SOFIA observations of variability in Jupiter’s Para-H2 distribution and subsurface emission characteristics of the Galilean Satellites

Imke de Pater, Leigh N. Fletcher, William T. Reach, Charles Goullaud, Glenn S. Orton, Michael H. Wong, Robert D. Gehrz

Research output: Contribution to journalArticlepeer-review

5 Scopus citations


We observed Jupiter’s thermal emission with SOFIA/FORCAST in 2018 August and 2019 July. Both broad-band images (8–37 μm) and spectra (17–37 μm) were obtained. We used the shape of the Jovian spectra to determine the latitudinal distribution of temperatures and para-H2 in the upper troposphere, and compared this to similar data obtained in Fletcher et al. (2017). The two data sets were taken approximately half a Jovian year apart, the first (2014) during northern summer (Ls = 158°) and the second (2019) during southern summer (Ls = 304°). During both epochs the high northern latitudes are cooler than the south. Para-H2 is observed in sub-equilibrium at the equator and in super-equilibrium near the poles during all epochs. The largest difference between the two epochs is the detection of high-para-H2 content at high southern latitudes in 2019, in contrast to the earlier (2014) observations. This implies that the high-latitude para-H2 appears to vary over multi-year timescales. In addition to aiding in the calibration of and providing context to the Jovian spectra, the images were used to determine spectra of the four Galilean satellites. Over the 8–35 μm wavelength range the brightness temperatures of all four satellites drop with increasing wavelength. Although this is expected as longer wavelengths probe the satellites’ deeper, cooler layers, our data quantify the brightness temperature gradient with wavelength.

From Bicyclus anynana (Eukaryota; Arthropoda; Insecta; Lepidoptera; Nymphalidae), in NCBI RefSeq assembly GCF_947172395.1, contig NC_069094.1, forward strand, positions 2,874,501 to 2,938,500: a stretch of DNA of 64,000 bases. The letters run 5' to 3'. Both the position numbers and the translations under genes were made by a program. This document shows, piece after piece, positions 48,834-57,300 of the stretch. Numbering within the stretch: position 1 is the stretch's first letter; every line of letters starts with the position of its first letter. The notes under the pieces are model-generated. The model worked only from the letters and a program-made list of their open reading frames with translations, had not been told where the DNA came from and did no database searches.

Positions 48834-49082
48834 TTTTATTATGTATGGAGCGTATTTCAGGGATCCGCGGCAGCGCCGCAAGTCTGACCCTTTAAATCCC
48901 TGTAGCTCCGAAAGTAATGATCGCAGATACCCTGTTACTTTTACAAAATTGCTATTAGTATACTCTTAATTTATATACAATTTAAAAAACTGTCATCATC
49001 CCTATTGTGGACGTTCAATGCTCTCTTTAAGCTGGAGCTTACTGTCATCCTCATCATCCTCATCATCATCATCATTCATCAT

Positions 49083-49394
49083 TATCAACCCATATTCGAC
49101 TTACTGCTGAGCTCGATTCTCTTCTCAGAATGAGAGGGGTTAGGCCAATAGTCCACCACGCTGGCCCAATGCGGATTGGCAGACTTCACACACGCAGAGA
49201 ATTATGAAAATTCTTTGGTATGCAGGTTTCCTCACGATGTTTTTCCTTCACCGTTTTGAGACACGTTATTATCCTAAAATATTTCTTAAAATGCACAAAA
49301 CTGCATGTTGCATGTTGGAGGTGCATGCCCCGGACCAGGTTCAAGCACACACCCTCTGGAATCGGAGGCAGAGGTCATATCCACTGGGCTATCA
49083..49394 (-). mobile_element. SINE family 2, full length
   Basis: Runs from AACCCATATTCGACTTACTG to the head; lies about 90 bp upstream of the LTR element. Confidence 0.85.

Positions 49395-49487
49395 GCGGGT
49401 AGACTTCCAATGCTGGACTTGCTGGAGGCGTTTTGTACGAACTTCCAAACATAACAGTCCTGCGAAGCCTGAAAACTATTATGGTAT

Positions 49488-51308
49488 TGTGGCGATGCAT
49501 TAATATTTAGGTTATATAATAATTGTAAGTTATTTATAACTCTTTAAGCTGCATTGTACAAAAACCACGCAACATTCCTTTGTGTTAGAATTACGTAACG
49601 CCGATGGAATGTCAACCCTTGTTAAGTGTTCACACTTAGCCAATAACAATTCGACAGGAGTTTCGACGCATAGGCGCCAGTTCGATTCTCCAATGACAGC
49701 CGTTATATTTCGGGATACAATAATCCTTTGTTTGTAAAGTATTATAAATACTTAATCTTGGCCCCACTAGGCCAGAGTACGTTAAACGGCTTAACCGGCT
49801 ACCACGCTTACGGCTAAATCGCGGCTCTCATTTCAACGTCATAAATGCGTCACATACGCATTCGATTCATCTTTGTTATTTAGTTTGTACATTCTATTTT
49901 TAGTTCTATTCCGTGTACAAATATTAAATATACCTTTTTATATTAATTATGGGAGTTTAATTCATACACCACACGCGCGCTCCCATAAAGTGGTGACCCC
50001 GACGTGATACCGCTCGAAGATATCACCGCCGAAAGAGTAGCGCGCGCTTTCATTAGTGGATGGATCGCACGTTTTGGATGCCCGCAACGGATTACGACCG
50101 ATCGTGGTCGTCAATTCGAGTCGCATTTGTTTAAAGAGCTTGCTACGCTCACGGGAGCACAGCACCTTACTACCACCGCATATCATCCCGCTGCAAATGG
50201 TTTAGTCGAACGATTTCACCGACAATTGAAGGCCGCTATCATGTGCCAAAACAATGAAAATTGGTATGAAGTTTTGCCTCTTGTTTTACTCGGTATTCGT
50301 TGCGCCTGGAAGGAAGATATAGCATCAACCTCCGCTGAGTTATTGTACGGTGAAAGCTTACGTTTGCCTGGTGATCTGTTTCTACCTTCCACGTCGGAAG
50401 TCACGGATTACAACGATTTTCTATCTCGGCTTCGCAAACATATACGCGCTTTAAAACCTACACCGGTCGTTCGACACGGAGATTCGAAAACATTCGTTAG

Original languageEnglish (US)
Article number226
JournalPlanetary Science Journal
Issue number6
StatePublished - Dec 2021

Bibliographical note

Funding Information:
We thank two anonymous referees for their help in improving this paper. This work was based on observations made with the NASA/DLR Stratospheric Observatory for Infrared Astronomy (SOFIA), and was financially supported through SOF-06-0009 to the University of California, Berkeley. SOFIA is jointly operated by the Universities Space Research Association, Inc. (USRA), under NASA contract NNA17BF53C, and the Deutsches SOFIA Institut (DSI) under DLR contract 50 OK 0901 to the University of Stuttgart. We are grateful for all those involved in the telescope engineering, operations support and the flight crews. Fletcher is supported by a European Research Council Consolidator Grant (under the European Union’s Horizon 2020 research and innovation program, grant agreement No. 723890) at the University of Leicester. This research used the ALICE High Performance Computing Facility at the University of Leicester. R.D.G. was supported, in part, by the United States Air Force. Orton is supported by NASA using funds distributed to the Jet Propulsion Laboratory, California Institute of Technology, under contract 80NM0018D0004. Wong is grateful for the chance to fly aboard SOFIA OC6-J Flight 6.

Publisher Copyright:
© 2021. The Author(s). Published by the American Astronomical Society.


  • Jupiter (873)
  • Unified astronomy thesaurus concepts


Dive into the research topics of 'SOFIA observations of variability in Jupiter’s Para-H2 distribution and subsurface emission characteristics of the Galilean Satellites'. Together they form a unique fingerprint.

Cite this